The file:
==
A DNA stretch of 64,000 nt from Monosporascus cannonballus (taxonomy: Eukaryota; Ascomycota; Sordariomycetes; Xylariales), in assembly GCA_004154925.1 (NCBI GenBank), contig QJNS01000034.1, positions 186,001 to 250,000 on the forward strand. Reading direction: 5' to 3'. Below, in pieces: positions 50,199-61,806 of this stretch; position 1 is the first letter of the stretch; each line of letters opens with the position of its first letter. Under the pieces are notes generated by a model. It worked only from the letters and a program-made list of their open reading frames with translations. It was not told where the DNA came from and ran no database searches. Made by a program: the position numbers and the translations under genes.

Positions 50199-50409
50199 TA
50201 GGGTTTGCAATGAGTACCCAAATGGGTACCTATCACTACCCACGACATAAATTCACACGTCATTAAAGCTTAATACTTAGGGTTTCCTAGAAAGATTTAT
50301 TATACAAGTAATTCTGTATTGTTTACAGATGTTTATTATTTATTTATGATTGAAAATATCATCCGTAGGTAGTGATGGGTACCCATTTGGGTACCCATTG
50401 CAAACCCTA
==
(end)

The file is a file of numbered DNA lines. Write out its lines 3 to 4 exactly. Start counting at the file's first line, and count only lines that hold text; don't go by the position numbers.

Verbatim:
50199 TA
50201 GGGTTTGCAATGAGTACCCAAATGGGTACCTATCACTACCCACGACATAAATTCACACGTCATTAAAGCTTAATACTTAGGGTTTCCTAGAAAGATTTAT